On June 8, 2003, I had finally found the Fishtrap pack's den site after several years of looking. I had been howling with the wolves for several weeks during my nighttime surveys and documented the presence of pups and the general location of the den. After the wolves moved on to their first rendezvous site for the summer, I plotted onto a topography map where all my compass bearings had intersected, and within a half hour of entering the area I found the large opening and entrance to the den itself.
The wolves had picked a very secluded spot in a thickly forested area where grassy knolls were interspersed among the trees. Near the top of one of them I found the entrance dug deep into the side of the knoll and angled downward. It was an exciting discovery which no one had yet found. It allowed me to predict more accurately where I could find the pack during certain times of the year, because the den site was an excellent reference point to gage the wolves' travel behavior. I also told the U. S. Fish and Wildlife biologist at the time, Tom Meier, the location of the den, and then he and his assistants came out for a look. He and I got along well and exchanged information all the time, and eventually he allowed me to use the radio telemetry equipment to monitor the collared wolves on my own. So finding the den without the use of radio telemetry seemed all the more satisfying.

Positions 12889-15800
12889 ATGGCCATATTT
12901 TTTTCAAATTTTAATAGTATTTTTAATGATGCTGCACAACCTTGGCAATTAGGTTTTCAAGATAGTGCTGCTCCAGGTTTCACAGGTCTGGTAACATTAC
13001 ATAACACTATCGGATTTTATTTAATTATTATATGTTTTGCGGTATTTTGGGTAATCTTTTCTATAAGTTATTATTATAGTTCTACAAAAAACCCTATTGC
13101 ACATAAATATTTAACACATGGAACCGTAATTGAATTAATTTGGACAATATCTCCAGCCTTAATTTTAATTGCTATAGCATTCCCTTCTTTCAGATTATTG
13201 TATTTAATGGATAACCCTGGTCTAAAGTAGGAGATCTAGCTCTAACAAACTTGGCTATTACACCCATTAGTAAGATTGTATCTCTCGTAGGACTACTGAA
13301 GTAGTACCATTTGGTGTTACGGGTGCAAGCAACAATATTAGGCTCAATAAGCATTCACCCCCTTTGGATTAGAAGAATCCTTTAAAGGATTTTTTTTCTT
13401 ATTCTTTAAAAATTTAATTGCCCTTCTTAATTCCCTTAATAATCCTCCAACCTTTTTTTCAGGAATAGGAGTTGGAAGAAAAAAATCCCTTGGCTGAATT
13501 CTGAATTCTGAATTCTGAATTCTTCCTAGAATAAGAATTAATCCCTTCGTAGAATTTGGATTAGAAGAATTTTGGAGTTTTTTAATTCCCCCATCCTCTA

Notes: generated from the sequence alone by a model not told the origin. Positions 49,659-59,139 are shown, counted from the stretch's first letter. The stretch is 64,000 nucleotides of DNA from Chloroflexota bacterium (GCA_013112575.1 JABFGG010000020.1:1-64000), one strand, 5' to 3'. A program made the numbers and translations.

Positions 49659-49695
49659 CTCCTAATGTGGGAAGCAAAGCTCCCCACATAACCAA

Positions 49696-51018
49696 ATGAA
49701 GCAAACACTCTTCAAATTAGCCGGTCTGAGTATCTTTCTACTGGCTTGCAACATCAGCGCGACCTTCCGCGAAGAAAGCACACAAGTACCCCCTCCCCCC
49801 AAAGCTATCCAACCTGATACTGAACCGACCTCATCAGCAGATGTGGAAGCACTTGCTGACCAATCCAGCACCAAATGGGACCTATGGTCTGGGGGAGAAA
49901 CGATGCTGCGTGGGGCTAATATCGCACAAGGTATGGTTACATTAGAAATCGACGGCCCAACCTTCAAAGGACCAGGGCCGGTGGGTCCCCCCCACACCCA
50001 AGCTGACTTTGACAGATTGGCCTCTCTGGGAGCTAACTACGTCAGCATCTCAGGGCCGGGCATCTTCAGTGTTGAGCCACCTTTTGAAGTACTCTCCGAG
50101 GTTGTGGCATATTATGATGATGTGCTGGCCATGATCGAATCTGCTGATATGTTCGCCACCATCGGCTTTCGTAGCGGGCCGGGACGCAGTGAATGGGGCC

To watch the video of the den site click here.
Entrance to the den site
Entrance and the knoll